PLOT In 17th century Japan, a Jesuit missionary risks his life to spread Christianity.
CAST Andrew Garfield, Liam Neeson, Adam Driver
RATED R (torture and bloodshed)
PLAYING AT Union Square Stadium 14 and Lincoln Square 13 in Manhattan. Opens locally Jan. 13.
BOTTOM LINE Martin Scorsese’s latest is a masterfully made meditation on God and faith.
Jesuit missionaries in 17th-century Japan may sound like an unlikely subject for Martin Scorsese, a director known mainly for films about Italian-Americans in 20th-century New York. “Silence,” his 24th feature, manages to connect the two. Its protagonist, Father Sebastian Rodrigues, isn’t that far away from Charlie Cappa, the Catholic hoodlum of Scorsese’s “Mean Streets.” Both men wrestle with faith, sin and violence, albeit in very different ways.
“Silence” begins with a scene of slow torture — one of many we’ll see — that establishes Japan as an earthly hell for any Christian who dares enter. Back in Portugal, Rodrigues (Andrew Garfield) hears that his beloved mentor, Father Ferreira (Liam Neeson), has renounced Christianity and now lives among the Japanese — a horrible and demoralizing thought. Determined to find him, Rodrigues and his colleague Father Garrupe (a fascinating and too-brief Adam Driver), set out for Japan.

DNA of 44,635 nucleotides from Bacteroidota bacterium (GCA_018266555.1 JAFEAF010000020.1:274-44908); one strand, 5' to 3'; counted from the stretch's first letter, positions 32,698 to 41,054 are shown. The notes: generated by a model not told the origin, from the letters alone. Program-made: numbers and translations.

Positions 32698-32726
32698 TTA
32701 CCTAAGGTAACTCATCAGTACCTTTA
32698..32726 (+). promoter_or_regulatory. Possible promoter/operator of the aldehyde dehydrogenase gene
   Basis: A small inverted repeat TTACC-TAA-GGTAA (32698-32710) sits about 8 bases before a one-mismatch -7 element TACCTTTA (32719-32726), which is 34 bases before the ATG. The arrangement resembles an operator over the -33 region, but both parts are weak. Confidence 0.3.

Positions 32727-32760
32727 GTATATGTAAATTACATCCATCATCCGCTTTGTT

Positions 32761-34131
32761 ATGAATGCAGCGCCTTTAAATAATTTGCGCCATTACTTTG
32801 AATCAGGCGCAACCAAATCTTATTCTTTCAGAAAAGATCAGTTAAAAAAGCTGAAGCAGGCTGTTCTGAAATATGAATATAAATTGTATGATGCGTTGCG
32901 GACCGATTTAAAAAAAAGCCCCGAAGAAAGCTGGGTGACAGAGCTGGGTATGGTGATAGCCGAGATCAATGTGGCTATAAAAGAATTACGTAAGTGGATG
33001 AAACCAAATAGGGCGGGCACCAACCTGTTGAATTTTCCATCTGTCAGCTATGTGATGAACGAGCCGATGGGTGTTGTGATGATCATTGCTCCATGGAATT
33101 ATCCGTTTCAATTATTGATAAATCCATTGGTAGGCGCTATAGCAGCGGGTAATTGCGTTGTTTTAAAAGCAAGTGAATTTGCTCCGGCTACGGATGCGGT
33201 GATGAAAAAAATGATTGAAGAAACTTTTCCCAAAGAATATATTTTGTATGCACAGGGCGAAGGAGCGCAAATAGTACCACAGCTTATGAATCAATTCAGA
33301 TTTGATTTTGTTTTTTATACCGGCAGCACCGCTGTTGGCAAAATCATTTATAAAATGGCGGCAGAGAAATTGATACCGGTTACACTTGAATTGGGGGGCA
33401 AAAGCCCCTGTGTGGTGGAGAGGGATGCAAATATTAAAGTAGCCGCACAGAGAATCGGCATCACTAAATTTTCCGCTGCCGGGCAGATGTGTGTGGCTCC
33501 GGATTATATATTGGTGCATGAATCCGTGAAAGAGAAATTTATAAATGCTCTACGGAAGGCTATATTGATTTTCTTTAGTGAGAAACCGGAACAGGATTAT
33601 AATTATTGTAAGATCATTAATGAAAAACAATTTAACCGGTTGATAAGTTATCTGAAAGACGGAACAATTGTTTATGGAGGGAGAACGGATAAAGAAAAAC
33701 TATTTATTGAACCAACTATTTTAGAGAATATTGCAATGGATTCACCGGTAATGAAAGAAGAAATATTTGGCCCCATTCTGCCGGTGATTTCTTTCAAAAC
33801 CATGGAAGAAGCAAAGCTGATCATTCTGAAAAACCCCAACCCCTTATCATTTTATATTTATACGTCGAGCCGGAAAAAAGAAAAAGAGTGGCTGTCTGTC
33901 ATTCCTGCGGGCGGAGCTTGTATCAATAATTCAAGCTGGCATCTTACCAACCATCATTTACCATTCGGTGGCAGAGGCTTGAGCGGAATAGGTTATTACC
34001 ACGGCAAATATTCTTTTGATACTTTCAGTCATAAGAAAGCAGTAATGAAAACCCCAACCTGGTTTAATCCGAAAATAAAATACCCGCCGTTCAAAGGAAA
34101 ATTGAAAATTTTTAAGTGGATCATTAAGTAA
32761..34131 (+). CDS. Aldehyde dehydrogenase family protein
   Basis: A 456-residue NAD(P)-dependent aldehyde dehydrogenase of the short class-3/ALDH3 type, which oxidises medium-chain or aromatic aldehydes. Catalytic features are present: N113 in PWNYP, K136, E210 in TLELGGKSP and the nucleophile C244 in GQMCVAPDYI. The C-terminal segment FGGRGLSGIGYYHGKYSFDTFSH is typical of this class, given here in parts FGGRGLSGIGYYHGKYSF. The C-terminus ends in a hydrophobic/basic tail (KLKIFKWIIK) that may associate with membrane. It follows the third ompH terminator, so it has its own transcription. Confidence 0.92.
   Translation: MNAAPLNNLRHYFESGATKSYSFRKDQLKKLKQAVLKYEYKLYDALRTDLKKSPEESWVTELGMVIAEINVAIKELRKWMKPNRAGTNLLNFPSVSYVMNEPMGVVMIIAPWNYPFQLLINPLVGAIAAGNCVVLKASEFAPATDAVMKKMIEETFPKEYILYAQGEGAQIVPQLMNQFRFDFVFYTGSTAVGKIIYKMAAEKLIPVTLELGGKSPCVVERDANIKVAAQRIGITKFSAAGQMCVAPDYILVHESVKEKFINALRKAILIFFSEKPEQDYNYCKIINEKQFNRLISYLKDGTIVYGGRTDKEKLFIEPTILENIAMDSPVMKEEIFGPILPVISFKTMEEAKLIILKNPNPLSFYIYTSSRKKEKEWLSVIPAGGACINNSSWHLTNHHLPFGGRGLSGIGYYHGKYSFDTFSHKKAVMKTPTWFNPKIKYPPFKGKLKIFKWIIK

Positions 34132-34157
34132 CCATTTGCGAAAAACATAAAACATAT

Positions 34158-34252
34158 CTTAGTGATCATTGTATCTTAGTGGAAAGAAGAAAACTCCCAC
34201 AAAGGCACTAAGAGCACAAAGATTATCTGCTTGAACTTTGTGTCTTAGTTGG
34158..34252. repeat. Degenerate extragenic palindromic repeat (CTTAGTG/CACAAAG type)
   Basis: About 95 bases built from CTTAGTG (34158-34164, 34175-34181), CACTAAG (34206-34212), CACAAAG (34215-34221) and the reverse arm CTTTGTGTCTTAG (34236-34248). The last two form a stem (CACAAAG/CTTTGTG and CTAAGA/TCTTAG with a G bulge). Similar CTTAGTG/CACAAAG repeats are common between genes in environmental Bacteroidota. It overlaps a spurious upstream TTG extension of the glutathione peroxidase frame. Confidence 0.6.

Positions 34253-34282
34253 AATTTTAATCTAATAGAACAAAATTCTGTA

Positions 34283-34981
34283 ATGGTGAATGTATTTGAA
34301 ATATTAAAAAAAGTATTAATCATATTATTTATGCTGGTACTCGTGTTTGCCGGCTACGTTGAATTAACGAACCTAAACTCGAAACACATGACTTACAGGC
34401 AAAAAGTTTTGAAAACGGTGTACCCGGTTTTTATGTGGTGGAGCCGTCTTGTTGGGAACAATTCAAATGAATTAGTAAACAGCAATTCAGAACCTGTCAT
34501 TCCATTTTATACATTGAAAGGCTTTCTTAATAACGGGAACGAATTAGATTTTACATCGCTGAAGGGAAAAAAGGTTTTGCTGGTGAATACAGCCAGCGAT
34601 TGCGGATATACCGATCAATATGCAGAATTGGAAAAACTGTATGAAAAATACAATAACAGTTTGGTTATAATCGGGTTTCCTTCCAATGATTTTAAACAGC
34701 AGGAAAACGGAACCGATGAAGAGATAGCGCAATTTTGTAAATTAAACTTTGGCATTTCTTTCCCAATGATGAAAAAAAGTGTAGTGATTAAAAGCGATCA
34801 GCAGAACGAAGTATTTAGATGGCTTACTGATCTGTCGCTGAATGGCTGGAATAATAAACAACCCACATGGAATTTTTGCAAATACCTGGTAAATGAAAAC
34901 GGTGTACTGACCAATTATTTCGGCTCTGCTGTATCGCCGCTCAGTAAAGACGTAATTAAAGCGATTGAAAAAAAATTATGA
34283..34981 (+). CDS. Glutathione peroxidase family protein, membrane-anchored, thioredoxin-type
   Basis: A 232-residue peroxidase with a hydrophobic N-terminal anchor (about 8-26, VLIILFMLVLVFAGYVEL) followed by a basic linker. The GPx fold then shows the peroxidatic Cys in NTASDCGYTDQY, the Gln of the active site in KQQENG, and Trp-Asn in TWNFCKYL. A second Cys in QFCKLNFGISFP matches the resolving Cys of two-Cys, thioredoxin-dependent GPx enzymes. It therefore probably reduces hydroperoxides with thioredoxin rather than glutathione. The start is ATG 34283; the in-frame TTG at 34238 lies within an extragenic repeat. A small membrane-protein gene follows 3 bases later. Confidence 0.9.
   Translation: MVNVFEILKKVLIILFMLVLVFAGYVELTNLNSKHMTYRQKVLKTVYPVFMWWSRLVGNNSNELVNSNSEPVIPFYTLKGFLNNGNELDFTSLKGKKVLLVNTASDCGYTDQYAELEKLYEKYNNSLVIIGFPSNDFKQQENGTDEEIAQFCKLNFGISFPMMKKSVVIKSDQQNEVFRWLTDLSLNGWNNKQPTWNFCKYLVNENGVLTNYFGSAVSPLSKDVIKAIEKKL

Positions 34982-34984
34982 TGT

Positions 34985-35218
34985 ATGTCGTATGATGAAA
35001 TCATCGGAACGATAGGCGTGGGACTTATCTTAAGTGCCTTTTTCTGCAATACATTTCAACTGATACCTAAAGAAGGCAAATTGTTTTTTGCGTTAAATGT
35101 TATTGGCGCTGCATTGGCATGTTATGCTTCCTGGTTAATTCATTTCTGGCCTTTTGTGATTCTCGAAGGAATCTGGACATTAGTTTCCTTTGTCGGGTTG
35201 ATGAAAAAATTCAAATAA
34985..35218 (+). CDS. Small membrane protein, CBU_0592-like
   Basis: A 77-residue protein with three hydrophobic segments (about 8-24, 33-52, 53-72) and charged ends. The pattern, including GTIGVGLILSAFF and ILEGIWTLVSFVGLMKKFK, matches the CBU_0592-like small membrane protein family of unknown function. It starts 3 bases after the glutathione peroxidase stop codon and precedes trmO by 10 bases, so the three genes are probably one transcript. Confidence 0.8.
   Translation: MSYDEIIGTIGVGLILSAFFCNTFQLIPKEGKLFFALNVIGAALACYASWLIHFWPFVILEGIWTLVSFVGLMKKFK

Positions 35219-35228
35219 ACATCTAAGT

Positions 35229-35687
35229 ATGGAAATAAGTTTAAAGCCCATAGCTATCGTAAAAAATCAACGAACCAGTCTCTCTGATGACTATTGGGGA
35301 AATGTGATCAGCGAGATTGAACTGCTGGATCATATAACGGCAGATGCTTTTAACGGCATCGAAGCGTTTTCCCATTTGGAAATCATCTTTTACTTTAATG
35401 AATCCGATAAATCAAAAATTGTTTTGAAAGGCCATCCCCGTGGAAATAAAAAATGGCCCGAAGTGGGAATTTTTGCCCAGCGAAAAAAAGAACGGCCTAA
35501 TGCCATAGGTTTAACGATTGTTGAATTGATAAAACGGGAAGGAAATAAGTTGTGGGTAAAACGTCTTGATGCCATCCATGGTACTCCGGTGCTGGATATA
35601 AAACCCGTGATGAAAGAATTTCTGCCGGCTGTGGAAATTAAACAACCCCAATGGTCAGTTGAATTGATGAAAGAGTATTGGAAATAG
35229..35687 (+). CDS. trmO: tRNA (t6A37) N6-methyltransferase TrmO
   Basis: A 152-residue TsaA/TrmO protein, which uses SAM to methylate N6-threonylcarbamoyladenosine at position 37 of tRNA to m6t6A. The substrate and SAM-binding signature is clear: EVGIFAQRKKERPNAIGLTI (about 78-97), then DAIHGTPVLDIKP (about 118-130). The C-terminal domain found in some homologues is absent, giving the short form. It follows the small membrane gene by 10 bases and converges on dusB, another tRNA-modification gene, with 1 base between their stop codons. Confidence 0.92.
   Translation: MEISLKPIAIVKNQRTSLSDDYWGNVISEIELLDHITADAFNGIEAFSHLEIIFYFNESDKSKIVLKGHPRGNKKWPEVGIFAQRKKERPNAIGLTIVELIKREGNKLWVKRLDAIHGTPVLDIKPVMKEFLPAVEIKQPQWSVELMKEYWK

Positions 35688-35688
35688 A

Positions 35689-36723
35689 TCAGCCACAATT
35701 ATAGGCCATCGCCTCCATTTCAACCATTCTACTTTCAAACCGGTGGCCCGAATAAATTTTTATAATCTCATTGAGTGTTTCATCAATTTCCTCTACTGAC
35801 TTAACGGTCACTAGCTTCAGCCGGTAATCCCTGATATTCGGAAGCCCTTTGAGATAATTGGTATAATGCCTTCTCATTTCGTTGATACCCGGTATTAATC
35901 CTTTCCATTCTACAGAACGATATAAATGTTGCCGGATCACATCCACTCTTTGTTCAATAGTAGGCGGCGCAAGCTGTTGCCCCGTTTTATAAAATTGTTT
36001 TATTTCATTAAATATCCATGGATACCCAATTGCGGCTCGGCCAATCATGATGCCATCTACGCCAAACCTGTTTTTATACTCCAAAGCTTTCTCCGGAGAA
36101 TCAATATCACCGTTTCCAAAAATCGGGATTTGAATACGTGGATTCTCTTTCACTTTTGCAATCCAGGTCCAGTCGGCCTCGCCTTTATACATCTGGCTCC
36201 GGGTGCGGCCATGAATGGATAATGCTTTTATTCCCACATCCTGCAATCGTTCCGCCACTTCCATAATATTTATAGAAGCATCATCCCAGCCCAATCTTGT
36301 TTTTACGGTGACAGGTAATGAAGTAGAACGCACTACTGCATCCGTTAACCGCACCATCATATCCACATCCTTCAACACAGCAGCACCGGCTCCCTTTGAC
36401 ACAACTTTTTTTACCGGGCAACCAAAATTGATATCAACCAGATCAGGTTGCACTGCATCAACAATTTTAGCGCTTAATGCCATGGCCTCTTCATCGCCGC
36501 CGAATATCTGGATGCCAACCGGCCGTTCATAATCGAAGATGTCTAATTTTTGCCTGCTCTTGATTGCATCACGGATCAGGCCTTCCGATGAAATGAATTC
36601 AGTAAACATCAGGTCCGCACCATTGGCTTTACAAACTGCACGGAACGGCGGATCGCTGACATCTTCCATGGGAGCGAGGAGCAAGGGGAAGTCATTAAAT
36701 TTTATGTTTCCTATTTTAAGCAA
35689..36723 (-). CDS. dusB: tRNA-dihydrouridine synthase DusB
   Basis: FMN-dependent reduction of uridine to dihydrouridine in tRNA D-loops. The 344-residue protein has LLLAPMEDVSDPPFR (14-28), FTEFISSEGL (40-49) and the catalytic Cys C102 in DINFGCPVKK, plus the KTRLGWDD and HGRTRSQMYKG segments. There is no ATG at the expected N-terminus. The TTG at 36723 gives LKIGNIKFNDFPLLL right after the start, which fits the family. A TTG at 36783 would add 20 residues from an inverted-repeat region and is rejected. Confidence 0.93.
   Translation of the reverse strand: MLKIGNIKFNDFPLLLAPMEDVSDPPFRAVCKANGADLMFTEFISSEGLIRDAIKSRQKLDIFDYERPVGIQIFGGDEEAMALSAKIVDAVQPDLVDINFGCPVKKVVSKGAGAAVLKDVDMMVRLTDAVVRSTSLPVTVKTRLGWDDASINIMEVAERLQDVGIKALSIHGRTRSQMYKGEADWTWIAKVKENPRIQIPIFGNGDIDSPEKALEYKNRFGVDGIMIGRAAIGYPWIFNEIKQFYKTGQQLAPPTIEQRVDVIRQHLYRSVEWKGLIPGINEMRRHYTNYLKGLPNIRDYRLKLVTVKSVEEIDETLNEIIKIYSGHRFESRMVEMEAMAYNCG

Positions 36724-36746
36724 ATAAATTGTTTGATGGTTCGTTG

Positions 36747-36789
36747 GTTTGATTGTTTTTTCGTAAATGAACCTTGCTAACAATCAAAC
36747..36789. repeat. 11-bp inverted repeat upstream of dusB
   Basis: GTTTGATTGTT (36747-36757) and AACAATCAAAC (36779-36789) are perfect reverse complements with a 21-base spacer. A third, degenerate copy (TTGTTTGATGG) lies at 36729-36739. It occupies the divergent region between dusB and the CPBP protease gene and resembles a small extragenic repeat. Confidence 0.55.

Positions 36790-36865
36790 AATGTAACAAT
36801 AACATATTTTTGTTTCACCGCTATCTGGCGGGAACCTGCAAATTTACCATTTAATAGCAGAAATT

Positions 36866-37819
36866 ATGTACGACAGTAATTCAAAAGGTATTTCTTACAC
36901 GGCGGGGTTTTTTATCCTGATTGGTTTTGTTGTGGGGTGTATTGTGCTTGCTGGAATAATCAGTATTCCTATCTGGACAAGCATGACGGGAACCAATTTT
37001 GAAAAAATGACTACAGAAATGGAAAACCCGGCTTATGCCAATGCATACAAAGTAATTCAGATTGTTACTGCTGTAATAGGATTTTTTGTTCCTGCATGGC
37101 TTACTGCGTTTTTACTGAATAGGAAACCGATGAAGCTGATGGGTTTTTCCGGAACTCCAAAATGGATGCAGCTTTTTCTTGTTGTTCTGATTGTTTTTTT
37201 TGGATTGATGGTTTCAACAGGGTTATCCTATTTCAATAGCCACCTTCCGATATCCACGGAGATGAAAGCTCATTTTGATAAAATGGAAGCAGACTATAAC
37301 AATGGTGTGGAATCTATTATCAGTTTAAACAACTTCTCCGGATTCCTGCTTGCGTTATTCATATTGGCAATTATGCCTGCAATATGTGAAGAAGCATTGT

What follows is a test of faith that seems to come from all corners. Converted villagers beg for sacraments yet turn against the priests, just as a disloyal drunk, Kichijiro (Yôsuke Kubozuka), repeatedly betrays Rodrigues yet demands forgiveness. It sometimes seems as if Japanese Christians don’t fully understand the faith — and it’s this notion that haunts Rodrigues the most. The young priest is mentally and physically exhausted by the time he is captured by the fearsome Inquistor (Issey Ogata, mixing villainy and comic relief into a brilliantly weird performance).
Based on Shusako Endo’s austere novel from 1966, “Silence” can be a riveting and forceful film. Still, it feels more about abstractions than emotions. As Rodrigues wrestles with his thoughts — specifically, whether apostasy under duress is a sin, or just an empty gesture — we often wish something more personal, more immediate, were at stake. (Obviously, there’s no room for a romance in this story, and the film’s near-total lack of women is noticeable.) Garfield delivers an impassioned performance, but the soul of Rodrigues — his essence, really — never quite materializes before our eyes.
Fans of Scorsese may miss the wild energy and visceral violence of his classic films, but there’s much to admire in “Silence.” It’s the work of a director grappling with familiar themes in a fascinating new way.